Posted October 4, 2011 in Saving Wildlife and Wild Places
Yes, the wolf hunting season has begun in Montana and Idaho—a tragic outcome that we at NRDC worked so hard to forestall. We and our dedicated Activists and Members threw our all into a campaign over the past six years to ensure the recovery of wolves. With roughly 1,650 wolves in the region based on the last official count, we were approaching a sustainable recovery—at least 2,000 wolves in connected ecosystems—before wolves suffered a bitter defeat when Congress stripped them of federal protections last spring.
But that does not mean that the battle is “over.” When it comes to protecting large carnivores, the battle is never over. It is won and lost, animal by animal, day by day, season by season, community by community. We suffered a setback, yes, but there are many chapters in the wolf recovery story that have yet to be written.
There is hope in this view because it means that we get a second chance to redefine the playing field for carnivores and people. Wolves are here to stay in the Northern Rockies—even their most serious opponents agree to that fact. So it’s up to us to look again at our complex relationship with this important top carnivore.
First, it is essential for us to learn from our recent experience and apply those lessons to ensure that the removal of species from federal ESA protections is done appropriately. Congress is not equipped to deal with this issue—something that was clear when the Endangered Species Act was passed, since one of the main points of the law is to take the politics out of these decisions. The decisions should be left in the hands of agencies with scientific expertise and many years of experience in recovery of endangered species, not the whims of politicians under fire from special interests.
Second, NRDC and others are redoubling efforts to reduce wolf-livestock conflicts, the single biggest cause of wolf mortalities to date. Interestingly, the ranchers that I’ve been talking to this summer are not convinced that the hunt is going to help reduce wolf-livestock conflicts because of where wolf hunters are likely to go—more in the backcountry than the places where livestock are grazed at this time of year—and the reality that the indiscriminate hunting of wolves can disrupt the social structure of wolf packs and may actually lead to more conflicts. Many livestock operators I’ve spoken with feel that there is more that we can do collaboratively to reduce wolf conflicts using the many tools that are now available—guard dogs, better husbandry practices, fladry (i.e., flagging strung along electrified fence-lines).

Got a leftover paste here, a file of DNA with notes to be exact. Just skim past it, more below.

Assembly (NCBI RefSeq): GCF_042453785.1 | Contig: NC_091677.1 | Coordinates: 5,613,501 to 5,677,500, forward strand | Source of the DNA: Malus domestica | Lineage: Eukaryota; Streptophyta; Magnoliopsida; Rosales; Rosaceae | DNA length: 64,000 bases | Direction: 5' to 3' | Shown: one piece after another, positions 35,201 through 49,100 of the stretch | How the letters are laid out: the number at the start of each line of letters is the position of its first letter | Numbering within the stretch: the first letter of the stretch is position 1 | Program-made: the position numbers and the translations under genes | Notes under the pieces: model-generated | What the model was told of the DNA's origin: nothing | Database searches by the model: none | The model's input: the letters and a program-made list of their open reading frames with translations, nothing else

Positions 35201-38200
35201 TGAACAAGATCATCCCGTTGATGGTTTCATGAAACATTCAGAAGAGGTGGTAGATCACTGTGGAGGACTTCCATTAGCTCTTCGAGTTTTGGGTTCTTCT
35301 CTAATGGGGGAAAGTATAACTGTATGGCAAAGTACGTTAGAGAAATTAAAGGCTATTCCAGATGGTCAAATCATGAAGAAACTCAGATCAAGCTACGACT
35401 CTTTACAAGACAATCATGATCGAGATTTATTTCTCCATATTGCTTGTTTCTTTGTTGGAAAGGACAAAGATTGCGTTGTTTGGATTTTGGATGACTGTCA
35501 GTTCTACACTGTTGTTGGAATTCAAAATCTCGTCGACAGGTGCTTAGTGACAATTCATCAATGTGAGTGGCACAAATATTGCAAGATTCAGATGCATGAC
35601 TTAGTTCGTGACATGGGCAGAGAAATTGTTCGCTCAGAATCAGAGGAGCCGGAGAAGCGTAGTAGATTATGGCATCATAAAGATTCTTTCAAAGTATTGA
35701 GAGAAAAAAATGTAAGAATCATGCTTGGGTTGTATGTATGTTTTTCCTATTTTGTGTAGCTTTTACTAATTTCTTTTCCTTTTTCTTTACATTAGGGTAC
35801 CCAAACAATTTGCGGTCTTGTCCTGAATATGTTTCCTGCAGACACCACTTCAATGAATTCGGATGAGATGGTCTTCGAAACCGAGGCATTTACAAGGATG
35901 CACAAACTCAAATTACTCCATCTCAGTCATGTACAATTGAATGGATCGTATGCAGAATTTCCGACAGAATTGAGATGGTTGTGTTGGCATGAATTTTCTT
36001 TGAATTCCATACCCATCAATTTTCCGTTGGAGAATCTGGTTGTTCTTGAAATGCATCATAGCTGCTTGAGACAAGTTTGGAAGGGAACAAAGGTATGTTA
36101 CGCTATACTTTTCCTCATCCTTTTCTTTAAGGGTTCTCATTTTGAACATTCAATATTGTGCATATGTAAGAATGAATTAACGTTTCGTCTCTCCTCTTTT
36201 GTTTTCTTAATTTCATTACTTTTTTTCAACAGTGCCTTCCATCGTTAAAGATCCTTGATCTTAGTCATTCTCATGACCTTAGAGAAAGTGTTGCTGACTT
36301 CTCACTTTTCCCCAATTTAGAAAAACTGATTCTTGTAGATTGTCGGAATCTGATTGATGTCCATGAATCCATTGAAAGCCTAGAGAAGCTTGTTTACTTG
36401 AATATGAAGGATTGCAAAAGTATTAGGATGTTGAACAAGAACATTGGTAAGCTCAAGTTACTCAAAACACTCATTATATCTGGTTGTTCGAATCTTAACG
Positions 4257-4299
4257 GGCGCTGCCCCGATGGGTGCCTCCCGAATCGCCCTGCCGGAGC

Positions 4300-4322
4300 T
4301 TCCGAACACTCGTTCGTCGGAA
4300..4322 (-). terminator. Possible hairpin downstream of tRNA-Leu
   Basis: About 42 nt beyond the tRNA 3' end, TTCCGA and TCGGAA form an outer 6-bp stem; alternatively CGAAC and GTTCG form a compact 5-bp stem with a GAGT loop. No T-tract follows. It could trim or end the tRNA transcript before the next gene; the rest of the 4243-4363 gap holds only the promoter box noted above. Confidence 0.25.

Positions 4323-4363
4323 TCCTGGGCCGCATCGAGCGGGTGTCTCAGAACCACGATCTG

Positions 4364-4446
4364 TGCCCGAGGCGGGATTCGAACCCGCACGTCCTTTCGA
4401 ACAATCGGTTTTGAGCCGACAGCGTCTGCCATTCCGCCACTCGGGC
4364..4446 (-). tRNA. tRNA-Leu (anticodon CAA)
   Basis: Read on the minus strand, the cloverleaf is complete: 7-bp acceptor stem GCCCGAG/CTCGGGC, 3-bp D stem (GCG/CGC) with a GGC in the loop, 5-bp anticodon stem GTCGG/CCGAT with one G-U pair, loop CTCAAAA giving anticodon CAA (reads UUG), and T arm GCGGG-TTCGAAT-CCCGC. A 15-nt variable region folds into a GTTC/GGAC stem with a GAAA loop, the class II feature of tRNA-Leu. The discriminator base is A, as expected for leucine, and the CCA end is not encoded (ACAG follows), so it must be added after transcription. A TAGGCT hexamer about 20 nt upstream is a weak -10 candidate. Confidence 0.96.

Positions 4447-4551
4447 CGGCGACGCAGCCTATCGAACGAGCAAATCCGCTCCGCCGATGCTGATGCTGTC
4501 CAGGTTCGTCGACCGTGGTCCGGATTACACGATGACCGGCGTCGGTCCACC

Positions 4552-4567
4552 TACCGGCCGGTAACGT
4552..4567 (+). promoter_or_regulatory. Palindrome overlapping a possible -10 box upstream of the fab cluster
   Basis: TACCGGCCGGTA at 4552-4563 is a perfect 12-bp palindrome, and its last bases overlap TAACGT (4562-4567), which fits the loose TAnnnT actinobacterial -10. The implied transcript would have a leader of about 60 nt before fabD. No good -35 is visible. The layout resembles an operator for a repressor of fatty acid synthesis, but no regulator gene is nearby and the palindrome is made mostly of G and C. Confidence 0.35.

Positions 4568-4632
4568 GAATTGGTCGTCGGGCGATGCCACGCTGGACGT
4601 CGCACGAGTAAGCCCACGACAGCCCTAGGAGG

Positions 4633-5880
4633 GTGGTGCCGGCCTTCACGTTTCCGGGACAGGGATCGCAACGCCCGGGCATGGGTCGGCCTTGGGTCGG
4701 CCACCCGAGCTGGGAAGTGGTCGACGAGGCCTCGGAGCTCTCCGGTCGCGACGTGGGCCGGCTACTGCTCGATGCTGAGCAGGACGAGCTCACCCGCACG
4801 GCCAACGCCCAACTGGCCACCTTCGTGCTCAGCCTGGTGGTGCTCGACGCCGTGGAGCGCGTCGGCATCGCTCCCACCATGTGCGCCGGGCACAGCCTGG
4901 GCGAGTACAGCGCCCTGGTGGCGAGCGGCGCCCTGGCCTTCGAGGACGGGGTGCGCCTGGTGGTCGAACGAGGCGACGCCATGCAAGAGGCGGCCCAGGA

Third, we at NRDC are expanding our work on wolf protection efforts in the Pacific Northwest, where ample habitat for wolves still remains and where wolves are finding new homes. There is a great opportunity here to bolster wolf recovery efforts in the lower-48 states, and expand upon what we’ve been able to accomplish so far in the Northern Rockies.
We also plan to submit comments and generate comments from our wonderful Members and Activists when the U.S. Fish and Wildlife Service initiates a process to approve another weak Wyoming wolf plan. Wyoming is important because it has the lionshare of the wolves in the Greater Yellowstone Ecosystem. This process should start in the next month or so. It appears that the U.S. Fish and Wildlife Service has largely reversed its former position that it was opposed to the Wyoming wolf plan, and now seems poised to designate most of the state as a “free-fire” wolf killing zone. We will be taking a close look at that plan in yet another attempt to keep Wyoming from getting away with murder on wolves in most of the state.
We’ve also been working on ways to support efforts to raise sustainable cattle, which, if successful, would mean that ranchers would protect wolves and other carnivores as the normal part of their operations, while at the same time minimizing the use of antibiotics, pesticides, herbicides and other chemicals, and maximizing the protections of watersheds, soils, grasslands and biodiversity.
So while it is easy to feel despair in the short-term as the wolf hunting seasons begin—and we are already grieving for the roughly three dozen wolves that have been killed so far—there are more hopeful prospects in the longer term. The challenge is to figure out how to work together in a problem-oriented way to reduce wolf conflicts and increase the chance that we and wolves can coexist.
While the fall cools and the flanks of the mountains here turn yellow and red, we are keeping our sights on Montana and Idaho as the hunts get underway (and it should be noted here that Montana’s doing a much better job when it comes to wolves than Idaho). If we can’t postpone the hunt, at least we can bear witness, honor the dead, and let politicians know how we feel—which is disturbed and dismayed that the states are willing to reverse the enormous progress made to date for wolf recovery in the Northern Rockies.
At NRDC, we are in this fight for the long haul. We, like wolves, are not going away, and we will continue to defend their important role in maintaining the health of this magnificent ecosystem.